Museum of Science (Boston)


Museum of Science (Boston)

Coordinates: 42°22′04″N 71°04′16″W / 42.367778°N 71.070997°W / 42.367778; -71.070997

Museum of Science, Boston
Established 1830
Location Boston, Massachusetts
Type Science museum
Director Ioannis Miaoulis
Public transit access Science Park/West End Station, MBTA
Website http://www.mos.org

The Museum of Science (MoS) is a Boston, Massachusetts landmark, located in Science Park, a plot of land spanning the Charles River. Along with over 500 interactive exhibits, the Museum features a number of live presentations throughout the building every day, along with shows at the Charles Hayden Planetarium and the Mugar Omni IMAX theater, the only domed IMAX screen in New England. The Museum is also an accredited member of the Association of Zoos and Aquariums (AZA) and is home to over 100 animals, many of which have been rescued and rehabilitated from various dangerous situations. The Museum is also one of the city's three bases of operations for Boston's privately operated Duck Tours.

Contents

History

Photo of the original lock for the Charles River in Boston, Massachusetts as bordered by Nashua Street Park on the south and Museum of Science, Boston to the north and positioned just west of the Charles River Dam Bridge.
The giant van-de-Graaff generator in the Boston science museum.

The Museum began as the Boston Society of Natural History in 1830, founded by a collection of men who wished to share scientific interests. In essence, the museum began as a place where these men could store and display skins and other trophies of their travels to Africa and Asia. Today, a number of taxidermed specimens remain on display, much as they do at the American Museum of Natural History in New York, as well as many other museums, teaching children about the animals of New England and of the world. In 1864, after the Society had gone through several temporary facilities, a building was purchased in the Back Bay area of the city and dubbed the "New England Museum of Natural History." There it remained through World War II, presumably growing and changing over the decades into more of a science museum and less of a gentleman's club for safari trophies.[1]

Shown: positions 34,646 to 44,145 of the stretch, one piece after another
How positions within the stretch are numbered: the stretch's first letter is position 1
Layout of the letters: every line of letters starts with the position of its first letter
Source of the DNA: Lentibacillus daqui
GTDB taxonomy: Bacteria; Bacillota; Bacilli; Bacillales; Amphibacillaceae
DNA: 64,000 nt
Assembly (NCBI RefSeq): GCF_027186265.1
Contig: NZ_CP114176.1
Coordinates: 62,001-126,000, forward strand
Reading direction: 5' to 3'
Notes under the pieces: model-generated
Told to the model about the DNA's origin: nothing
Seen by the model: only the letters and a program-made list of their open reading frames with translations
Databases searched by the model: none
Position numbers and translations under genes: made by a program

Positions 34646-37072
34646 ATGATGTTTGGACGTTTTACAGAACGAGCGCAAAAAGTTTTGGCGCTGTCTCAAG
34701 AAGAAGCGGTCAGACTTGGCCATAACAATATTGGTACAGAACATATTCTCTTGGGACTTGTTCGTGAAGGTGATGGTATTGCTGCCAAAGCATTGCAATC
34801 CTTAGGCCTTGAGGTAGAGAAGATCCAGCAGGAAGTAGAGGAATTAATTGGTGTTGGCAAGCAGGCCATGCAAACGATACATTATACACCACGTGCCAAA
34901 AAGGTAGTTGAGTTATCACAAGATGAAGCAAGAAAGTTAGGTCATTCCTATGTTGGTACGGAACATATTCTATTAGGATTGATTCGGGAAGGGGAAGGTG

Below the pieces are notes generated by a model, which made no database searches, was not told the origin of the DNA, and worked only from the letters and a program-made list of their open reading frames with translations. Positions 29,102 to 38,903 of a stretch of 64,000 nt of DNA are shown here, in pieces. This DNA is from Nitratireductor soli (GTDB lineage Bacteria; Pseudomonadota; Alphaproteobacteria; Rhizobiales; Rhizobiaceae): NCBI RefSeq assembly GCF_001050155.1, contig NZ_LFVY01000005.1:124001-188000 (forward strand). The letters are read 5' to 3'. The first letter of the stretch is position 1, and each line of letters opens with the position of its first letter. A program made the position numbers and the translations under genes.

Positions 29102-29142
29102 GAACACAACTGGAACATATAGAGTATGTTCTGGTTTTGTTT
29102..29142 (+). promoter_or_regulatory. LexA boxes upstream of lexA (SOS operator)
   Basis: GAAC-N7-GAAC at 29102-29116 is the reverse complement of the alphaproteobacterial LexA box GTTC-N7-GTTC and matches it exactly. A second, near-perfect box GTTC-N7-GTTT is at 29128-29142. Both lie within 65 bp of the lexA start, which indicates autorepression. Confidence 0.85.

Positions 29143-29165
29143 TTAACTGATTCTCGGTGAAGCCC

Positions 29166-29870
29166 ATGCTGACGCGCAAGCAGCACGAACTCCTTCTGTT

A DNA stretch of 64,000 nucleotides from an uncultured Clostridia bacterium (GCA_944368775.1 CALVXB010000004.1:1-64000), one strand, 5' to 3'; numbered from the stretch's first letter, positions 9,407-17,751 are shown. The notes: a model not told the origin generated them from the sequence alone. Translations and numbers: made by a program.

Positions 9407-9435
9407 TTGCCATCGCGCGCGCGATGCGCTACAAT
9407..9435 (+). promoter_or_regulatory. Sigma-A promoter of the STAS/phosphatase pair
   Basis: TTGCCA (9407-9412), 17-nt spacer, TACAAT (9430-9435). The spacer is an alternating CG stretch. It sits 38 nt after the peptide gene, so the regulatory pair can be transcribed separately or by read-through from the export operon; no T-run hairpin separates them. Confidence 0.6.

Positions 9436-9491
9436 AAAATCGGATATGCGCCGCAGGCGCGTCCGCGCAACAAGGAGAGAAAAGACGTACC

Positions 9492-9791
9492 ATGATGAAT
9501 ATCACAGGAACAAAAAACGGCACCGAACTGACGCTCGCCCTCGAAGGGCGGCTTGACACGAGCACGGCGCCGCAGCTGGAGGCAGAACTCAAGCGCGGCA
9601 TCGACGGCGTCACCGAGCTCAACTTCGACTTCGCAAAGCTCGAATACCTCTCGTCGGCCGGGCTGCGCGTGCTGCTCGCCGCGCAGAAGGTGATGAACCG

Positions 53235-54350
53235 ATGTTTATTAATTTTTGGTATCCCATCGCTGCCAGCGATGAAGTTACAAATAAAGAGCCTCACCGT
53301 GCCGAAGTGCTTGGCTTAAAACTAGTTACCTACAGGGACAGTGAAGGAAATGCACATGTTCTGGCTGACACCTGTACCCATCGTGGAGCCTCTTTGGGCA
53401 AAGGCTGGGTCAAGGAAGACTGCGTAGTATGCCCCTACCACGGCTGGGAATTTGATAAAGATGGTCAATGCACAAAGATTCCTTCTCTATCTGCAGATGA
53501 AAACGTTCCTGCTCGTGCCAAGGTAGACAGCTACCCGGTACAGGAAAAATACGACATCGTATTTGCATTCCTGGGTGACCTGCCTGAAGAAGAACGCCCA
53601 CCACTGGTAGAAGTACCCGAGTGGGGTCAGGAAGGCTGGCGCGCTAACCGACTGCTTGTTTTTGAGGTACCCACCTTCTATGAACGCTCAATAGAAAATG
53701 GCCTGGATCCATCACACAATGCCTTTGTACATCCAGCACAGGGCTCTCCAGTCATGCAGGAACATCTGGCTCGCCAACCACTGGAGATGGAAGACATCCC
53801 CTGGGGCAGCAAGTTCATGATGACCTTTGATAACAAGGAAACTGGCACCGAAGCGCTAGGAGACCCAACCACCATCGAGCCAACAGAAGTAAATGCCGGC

After the war, this building was sold, and the museum was reestablished under the name "Boston Museum of Science". Under the leadership of Bradford Washburn, the Society negotiated with the Metropolitan District Commission for a 99-year lease of the land now known as Science Park. The Museum pays $1 a year to the state for use of the land. Construction and development began in 1948, and the Museum opened in 1951, arguably the first all-encompassing science museum in the country. In these first few years, the Museum developed a traveling planetarium, a version of which is still brought to many elementary schools in the Greater Boston area every year. They also obtained during these early years "Spooky," a great horned owl who became a symbol or mascot of the Museum; he lived to age 38, the longest any great horned owl is known to have lived.

The Science Park/West End MBTA station was opened in 1956, and the Charles Hayden Planetarium in 1958.

Many more expansions continued into the 1970s and 1980s. In 1999, The Computer Museum in Boston closed and became part of the Museum of Science, integrating some of its displays, although the collection moved to the Computer History Museum in Mountain View, California.[2]

A major renovation and expansion took place during 2005 and 2006.

Historical exhibits